5 years later, when he had saved up enough money, he travelled back to Accra, to reconnect with his family and finally meet his daughter. He was disappointed to hear the gossip. Mercy had had affairs in his absence. How could she betray him like this? Surprisingly, no one questioned his fidelity. He began to beat Mercy in her own home. He felt powerful and free as he slapped, kicked and punched her in the face. Her family stood by and watched this happen. They believed she deserved it. He wept as he recounted his loss of control. After his short dramatic visit, Frank returned to Germany. Rejected by her family, Mercy sat at home, alone with her child, a swollen face and the missing tooth that would always remind her of Frank.
Mercy was forever changed. She wanted to be a second wife. A first wife clearly needed to deal with too much frustrated male drama, and would be in the spotlight of a judgmental society. A first wife needed to accept the double standards. A first wife needed to deny her own needs and accept and submit to the boundless needs of a man. A second wife, however, might have to accept less societal respect and status. In return, she could have control over her own life. As a second wife, she would only deal with the slipstream of the exasperated emotions of men. Mercy felt she had cracked the code to her liberation! She had discovered how to negotiate her boundaries and freedom in a relationship with a man in Accra. While sometimes lonely, she felt free as the second wife of a man named Kofi. They have 2 children, which seals their deal.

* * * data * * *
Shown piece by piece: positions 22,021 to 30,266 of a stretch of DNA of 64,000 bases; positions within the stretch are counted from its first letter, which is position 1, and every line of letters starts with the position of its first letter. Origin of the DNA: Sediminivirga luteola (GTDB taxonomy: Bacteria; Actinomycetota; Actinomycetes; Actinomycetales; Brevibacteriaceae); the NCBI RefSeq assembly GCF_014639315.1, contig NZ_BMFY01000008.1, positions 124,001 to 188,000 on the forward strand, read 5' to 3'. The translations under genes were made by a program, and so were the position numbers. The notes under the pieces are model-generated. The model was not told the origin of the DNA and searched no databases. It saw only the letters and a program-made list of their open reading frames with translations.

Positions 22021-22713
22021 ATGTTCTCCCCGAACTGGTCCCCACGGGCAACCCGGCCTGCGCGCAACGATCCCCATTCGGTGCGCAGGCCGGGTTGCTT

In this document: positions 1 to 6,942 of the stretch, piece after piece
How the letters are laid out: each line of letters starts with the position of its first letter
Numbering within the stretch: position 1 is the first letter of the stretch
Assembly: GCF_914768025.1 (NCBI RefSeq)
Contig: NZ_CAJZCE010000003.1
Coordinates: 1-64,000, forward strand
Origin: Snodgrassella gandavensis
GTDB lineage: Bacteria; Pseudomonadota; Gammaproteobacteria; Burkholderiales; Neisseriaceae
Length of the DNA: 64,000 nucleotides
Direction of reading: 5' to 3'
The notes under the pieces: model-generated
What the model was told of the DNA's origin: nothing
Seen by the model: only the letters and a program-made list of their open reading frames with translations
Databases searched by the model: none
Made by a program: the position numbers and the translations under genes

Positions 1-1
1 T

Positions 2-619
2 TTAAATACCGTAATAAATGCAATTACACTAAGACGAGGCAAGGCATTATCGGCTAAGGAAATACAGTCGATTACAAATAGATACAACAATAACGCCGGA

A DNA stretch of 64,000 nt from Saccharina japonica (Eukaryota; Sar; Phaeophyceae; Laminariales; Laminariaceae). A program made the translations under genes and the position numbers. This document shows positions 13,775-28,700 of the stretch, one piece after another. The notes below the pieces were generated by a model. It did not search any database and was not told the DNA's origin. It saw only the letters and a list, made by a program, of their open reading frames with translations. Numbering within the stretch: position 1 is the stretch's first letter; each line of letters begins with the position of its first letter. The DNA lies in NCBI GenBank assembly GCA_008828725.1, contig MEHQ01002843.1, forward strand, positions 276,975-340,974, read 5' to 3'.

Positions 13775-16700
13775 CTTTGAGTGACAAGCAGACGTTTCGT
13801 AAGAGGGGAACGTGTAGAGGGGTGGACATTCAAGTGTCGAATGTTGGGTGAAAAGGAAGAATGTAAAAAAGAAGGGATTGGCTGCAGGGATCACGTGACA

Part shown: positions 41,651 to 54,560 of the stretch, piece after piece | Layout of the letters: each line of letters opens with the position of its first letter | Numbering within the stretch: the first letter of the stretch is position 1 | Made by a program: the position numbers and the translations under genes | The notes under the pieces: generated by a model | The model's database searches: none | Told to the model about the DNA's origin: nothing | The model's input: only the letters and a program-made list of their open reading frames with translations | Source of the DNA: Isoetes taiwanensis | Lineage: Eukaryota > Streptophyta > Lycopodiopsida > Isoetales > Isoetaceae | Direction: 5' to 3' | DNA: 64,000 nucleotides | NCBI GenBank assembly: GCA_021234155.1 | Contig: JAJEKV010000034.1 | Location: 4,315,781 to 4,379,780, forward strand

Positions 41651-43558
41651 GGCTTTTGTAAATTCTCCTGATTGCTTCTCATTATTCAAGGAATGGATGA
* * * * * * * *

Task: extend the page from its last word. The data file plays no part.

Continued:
Today Frank lives in Germany. He works long hours in a factory. He is underpaid and invisible. He is stuck in a string of transactional relationships with women. The world around him is changing. He successfully negotiated with Mercy to bring his daughter to Germany, where she now goes to school. She comes home with stories about women taking the lead in decision making. She shares her dreams of taking up the most influential public leadership positions when she returns to Accra. He is supportive and admires her grit. But I wonder what he teaches her about men.
According to a 2020 UNDP report called the Gender Social Norms Index which surveyed 75 countries representing 80% of the world’s population, 28% of the respondents believe it is acceptable for men to beat their wives. While at the same time, we all learn, at some point in our lives, that we cannot solve problems with violence. Men are often exposed to pervasive violence, from a young age, sometimes as a way of asserting their masculinity. This assertion has immense destructive power.
Ama van Dantzig, is a Ghanaian-Dutch social entrepreneur and creative thinker based in Amsterdam. She divides her time between Accra and Amsterdam, thinking about systems, connecting dots and building bridges between the two continents. She is co-founder of Dr. Monk, an international research and ideation studio tackling issues on global inequality and sustainability. Van Dantzig is also a speaker and moderator on a broad range of topics including social change, sustainability, gender, the arts, Africa and the world.